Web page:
A Note of Gratitude to Fred

Masoud Kazemzadeh
by Masoud Kazemzadeh

Just wanted to express my gratitude to Fred for his contributions to this site. I, for one, usually read his posts. I agree with about 40% of them, disagree with about 40%, and am ambivalent about 20%. Whether I agree or disagree with him and his positions, I find his arguments sophisticated. I regard Fred as one of the most valuable contributors to this site.

The most decent among us at Iranian.com strongly and unambiguously struggle against the fundamentalist terrorist regime. Whether one agrees or disagrees with Fred, one is certain that he is against the fundamentalist terrorist regime ruling our beloved homeland.

This wonderful site includes many posters and contributors. It is the diversity of opinions and analyses here that makes this site so wonderful.

Dear Fred; thank you.




more from Masoud Kazemzadeh


by Boomerang on

This con-man Q writes, "I wonder if you read anything about what Americans and British thought of Mosadegh government during the nationalization crisis?"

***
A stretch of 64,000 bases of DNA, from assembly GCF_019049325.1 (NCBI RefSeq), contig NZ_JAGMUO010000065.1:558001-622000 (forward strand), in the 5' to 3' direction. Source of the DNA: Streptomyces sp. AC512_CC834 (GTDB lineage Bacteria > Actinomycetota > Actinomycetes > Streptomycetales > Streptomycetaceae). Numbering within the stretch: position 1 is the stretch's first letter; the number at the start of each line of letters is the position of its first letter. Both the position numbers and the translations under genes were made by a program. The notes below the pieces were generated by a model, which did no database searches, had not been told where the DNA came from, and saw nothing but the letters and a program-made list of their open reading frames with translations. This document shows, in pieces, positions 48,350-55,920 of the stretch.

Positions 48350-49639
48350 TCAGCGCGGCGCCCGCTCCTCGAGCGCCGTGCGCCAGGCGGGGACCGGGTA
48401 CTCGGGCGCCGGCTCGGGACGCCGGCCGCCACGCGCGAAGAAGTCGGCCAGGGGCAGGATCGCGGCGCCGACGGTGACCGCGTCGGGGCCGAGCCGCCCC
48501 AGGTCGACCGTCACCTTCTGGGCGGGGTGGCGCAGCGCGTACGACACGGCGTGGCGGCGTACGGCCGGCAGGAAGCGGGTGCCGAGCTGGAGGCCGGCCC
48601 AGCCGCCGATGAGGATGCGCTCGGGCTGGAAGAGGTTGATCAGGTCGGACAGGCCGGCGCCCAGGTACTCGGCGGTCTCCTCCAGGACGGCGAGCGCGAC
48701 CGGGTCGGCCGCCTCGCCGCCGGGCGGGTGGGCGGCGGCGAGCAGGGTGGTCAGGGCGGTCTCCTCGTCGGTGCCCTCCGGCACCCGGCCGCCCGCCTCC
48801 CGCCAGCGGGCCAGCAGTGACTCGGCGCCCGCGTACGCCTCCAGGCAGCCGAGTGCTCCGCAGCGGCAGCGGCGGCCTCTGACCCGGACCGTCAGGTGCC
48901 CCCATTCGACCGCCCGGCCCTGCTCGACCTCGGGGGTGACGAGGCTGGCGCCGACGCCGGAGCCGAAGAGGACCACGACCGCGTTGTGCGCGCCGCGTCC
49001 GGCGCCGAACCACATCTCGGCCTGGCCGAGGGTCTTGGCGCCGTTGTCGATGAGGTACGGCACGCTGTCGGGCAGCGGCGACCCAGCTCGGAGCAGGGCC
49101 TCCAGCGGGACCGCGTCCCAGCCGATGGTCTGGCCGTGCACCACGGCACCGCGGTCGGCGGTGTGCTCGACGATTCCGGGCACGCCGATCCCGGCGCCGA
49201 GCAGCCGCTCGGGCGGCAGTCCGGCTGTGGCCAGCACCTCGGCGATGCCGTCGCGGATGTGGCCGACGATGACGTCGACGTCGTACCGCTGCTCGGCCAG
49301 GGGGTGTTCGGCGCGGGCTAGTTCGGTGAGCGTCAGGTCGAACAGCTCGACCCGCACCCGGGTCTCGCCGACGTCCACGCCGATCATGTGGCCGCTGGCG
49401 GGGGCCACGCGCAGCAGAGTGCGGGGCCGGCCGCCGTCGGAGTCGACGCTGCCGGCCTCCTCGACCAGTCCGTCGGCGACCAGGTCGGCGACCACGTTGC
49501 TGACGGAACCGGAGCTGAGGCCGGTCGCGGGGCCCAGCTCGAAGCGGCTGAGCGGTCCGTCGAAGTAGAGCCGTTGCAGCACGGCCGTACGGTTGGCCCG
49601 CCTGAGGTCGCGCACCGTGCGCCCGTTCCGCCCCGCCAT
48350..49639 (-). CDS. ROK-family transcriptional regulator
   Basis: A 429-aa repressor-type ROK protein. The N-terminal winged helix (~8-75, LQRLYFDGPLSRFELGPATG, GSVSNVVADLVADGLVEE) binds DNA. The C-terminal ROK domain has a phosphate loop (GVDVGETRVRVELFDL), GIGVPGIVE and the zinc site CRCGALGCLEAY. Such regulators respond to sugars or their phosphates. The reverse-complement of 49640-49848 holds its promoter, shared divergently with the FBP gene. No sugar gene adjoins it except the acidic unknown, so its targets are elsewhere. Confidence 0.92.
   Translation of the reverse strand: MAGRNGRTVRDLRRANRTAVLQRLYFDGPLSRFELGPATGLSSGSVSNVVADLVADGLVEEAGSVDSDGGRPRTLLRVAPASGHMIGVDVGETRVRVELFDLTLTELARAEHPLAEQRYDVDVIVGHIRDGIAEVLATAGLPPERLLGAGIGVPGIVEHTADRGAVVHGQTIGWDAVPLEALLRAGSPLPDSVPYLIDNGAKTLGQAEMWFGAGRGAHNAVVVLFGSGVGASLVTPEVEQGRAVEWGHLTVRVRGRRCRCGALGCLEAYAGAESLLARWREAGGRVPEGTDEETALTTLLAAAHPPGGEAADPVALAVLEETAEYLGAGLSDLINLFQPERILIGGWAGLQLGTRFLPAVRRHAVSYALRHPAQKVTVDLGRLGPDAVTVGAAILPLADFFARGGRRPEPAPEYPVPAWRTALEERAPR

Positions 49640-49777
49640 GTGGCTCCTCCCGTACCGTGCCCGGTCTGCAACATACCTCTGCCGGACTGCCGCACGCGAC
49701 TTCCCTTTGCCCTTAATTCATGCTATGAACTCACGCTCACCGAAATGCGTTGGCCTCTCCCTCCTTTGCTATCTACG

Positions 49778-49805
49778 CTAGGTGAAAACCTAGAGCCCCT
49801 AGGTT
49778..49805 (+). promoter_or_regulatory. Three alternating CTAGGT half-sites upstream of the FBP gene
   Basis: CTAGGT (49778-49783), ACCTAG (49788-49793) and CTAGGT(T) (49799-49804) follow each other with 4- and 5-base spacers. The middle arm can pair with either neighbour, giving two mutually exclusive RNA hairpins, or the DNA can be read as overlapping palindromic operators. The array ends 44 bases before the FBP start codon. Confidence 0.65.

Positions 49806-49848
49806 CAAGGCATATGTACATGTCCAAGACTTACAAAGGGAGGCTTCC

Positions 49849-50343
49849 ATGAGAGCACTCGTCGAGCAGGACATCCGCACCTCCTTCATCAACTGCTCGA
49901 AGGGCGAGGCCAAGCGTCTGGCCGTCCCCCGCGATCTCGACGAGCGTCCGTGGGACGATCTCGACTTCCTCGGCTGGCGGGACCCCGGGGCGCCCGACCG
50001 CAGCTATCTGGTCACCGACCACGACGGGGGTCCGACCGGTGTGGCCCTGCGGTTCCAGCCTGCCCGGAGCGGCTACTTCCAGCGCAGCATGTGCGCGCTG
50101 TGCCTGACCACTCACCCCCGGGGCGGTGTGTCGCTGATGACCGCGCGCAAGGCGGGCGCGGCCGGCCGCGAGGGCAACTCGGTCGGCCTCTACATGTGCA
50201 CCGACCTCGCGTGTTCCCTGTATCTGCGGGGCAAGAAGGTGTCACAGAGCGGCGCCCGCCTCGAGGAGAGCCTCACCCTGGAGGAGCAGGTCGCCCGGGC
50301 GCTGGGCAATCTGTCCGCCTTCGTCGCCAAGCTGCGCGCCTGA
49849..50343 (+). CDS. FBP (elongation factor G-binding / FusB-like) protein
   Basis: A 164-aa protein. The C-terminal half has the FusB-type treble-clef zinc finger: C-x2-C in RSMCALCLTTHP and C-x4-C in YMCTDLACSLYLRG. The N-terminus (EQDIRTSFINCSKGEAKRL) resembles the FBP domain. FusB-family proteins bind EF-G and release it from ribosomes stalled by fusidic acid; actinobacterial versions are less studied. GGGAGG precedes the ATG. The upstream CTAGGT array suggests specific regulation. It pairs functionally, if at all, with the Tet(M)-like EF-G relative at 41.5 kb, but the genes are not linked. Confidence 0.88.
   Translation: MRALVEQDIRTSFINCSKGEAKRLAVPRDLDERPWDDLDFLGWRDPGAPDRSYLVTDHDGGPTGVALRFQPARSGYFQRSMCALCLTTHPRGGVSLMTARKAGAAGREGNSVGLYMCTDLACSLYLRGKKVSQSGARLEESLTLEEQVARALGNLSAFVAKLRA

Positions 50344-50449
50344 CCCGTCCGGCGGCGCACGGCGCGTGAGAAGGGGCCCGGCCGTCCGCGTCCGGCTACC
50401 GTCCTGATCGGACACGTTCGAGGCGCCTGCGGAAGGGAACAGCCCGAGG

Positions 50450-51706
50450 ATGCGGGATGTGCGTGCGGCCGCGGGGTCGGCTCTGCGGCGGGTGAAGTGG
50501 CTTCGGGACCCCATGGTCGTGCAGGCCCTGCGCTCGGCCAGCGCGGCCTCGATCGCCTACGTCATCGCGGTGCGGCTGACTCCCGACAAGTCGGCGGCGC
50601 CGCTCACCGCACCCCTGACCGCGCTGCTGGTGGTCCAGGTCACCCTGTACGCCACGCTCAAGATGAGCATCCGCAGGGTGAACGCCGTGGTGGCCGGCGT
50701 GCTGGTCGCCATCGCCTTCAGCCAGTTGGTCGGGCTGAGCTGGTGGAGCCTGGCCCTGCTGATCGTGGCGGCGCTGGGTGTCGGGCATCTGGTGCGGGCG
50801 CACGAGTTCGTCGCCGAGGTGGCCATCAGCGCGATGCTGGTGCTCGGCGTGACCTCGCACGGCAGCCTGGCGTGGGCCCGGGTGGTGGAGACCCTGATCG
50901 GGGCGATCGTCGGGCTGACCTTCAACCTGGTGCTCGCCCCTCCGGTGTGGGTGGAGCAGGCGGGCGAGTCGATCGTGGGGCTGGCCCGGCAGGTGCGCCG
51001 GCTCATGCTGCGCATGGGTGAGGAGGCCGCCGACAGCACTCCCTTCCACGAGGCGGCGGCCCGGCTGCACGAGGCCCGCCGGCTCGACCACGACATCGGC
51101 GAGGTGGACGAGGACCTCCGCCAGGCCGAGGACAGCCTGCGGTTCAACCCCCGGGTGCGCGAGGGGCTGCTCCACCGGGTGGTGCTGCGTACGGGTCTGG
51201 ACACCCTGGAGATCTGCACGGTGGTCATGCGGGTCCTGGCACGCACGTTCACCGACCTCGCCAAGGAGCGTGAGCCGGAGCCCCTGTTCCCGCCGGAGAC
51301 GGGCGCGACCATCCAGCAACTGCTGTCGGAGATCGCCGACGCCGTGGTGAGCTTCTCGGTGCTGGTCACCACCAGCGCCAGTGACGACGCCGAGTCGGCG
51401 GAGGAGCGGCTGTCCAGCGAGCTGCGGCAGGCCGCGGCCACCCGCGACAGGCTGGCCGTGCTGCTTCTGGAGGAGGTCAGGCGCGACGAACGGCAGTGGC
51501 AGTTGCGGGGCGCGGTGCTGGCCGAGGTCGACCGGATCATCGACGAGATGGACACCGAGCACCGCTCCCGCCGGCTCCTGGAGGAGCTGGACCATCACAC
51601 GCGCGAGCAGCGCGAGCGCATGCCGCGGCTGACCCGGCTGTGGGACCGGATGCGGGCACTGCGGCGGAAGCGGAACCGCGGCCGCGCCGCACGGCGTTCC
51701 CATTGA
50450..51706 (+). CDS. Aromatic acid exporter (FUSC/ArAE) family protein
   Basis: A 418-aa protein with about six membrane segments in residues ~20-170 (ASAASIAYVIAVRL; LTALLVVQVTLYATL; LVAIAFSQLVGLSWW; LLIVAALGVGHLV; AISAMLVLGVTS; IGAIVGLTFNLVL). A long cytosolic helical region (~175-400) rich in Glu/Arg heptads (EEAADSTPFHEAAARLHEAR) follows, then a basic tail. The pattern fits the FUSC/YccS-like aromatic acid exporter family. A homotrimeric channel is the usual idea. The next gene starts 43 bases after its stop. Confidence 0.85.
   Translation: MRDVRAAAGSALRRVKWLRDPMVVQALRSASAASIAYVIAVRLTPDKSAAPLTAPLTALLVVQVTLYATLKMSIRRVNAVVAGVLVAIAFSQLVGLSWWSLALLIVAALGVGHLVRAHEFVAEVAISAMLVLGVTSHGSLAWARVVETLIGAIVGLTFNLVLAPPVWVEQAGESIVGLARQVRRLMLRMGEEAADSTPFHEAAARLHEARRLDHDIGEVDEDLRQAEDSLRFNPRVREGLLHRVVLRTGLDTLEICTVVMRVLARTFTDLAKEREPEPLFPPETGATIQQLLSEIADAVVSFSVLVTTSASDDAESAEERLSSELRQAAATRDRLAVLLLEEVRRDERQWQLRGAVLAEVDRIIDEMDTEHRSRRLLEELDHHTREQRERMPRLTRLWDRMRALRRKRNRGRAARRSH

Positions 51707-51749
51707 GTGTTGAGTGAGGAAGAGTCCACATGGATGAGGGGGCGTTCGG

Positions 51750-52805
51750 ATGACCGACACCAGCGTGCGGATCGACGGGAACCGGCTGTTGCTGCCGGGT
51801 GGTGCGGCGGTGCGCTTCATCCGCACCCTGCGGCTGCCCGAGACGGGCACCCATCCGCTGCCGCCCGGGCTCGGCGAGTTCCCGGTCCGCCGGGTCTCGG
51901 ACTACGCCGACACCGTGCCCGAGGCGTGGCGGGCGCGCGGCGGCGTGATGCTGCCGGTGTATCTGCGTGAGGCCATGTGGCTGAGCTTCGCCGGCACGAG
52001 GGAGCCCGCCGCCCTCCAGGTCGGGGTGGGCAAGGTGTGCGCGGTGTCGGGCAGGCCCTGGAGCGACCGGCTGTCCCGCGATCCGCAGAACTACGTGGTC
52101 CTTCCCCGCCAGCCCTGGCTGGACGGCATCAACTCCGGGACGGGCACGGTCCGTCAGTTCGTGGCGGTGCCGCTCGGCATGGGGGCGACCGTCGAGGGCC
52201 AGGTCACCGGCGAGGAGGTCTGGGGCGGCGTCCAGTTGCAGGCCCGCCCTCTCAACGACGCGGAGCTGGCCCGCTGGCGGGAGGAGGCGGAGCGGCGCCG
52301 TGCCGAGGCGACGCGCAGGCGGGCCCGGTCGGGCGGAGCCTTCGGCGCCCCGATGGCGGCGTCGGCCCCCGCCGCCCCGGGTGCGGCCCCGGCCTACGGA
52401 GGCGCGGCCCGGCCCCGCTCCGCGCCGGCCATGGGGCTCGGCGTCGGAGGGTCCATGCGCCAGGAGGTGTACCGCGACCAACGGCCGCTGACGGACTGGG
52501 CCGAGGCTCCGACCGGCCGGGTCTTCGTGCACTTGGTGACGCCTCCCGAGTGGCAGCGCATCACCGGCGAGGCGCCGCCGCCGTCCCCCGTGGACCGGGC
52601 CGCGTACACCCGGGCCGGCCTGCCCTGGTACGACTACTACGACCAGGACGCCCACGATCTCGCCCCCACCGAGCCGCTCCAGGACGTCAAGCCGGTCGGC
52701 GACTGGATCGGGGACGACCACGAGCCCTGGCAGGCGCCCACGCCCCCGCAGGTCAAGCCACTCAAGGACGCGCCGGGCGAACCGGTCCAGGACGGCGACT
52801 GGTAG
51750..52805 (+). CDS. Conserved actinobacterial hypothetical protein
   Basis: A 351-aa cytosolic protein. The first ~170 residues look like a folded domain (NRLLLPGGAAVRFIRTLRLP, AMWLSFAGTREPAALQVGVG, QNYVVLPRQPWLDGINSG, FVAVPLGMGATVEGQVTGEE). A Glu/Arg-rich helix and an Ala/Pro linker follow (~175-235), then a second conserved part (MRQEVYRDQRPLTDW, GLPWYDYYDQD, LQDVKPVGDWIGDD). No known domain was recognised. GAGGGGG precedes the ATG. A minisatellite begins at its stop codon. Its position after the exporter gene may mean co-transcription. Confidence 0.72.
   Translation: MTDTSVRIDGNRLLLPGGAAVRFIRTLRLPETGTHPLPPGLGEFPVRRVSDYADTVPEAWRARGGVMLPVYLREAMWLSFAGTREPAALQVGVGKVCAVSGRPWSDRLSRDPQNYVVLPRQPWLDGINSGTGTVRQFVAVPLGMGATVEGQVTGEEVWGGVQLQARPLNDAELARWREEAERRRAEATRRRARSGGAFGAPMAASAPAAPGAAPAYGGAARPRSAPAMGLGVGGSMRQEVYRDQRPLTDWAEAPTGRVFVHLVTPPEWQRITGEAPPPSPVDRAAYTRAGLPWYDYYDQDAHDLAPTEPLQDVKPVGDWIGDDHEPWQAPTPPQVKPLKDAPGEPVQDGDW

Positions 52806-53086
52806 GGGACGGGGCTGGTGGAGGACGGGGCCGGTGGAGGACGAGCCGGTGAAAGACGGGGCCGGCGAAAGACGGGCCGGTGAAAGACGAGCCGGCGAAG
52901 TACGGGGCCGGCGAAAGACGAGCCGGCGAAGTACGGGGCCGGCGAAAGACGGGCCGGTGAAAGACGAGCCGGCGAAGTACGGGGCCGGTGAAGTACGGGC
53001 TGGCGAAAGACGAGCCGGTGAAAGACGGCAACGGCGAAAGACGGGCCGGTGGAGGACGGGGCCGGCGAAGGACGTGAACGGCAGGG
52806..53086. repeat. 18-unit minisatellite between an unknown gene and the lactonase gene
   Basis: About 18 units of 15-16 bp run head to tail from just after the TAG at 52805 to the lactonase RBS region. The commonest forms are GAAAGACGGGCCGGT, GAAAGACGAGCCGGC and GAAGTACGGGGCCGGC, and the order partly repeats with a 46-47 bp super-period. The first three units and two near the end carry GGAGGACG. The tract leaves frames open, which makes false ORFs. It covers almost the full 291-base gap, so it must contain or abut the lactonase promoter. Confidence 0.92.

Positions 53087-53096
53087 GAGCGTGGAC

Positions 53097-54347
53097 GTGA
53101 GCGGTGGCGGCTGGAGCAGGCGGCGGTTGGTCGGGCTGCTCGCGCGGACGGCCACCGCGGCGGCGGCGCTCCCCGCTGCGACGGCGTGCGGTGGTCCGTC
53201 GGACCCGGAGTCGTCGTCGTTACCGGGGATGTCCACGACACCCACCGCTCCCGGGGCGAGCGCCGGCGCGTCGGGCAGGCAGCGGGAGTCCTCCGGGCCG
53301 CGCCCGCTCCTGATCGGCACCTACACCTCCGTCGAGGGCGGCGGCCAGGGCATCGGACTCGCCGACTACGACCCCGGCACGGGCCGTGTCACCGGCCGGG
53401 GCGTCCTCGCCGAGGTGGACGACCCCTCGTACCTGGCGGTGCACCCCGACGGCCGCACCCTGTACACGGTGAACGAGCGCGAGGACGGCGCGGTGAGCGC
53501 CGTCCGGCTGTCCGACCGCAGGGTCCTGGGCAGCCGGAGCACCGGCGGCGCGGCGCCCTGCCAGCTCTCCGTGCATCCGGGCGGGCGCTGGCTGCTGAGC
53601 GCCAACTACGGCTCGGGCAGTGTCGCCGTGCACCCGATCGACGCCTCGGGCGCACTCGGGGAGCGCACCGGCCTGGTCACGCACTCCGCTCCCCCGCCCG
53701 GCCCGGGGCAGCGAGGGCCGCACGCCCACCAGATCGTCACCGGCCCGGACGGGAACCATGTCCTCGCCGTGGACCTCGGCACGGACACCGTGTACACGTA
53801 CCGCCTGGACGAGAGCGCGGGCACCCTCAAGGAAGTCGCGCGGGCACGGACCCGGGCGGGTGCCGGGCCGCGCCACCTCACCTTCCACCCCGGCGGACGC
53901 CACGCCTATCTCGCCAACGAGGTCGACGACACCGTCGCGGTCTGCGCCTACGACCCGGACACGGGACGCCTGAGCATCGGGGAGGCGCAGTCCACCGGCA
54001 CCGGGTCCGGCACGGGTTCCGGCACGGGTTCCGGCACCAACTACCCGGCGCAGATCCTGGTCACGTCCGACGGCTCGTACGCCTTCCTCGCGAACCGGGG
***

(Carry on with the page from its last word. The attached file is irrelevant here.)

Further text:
Are you actually trying to equate the Mossadegh government of 1953 with the present regime in Iran (I use the term "regime" with purpose), you two-bit Hezi claptrap artist? The two entities have nothing in common, zero, zilch! I'm not even an admirer of Mossadegh, but the truth is the truth. The IRI has more in common with the regime of Edi Amin than Mohammad Mossadegh, and any fair-minded person can appreciate this fact without fail, but then again, this Q-farce is no fair minded soul, but a notorious IRI apologist.

What a joker!


 Iran is a prisoner of IRI

Masoud Kazemzadeh

Human Rights for Those With Whom We Disagree

by Masoud Kazemzadeh on


You are asking a DIFFERENT question now.

Could you please cite where Abrahamian says what you say he says. I have cited him where he says at the height of their popularity, Khomeini and IRP got 35% of the votes in the 1st Majles elections in 1980.


I, like JM, defend the human rights of those with whom we disagree (Tudeh, monarchists, fundamentalists). And in actual practice, JM has proved this commitment to human rights.

We condemned the Shah and defended the human rights of Marxists when the Shah was in power.

We condemned Khomeini and defended the human rights of monarchists when Khomeini was killing them without proper trial and violating their due process.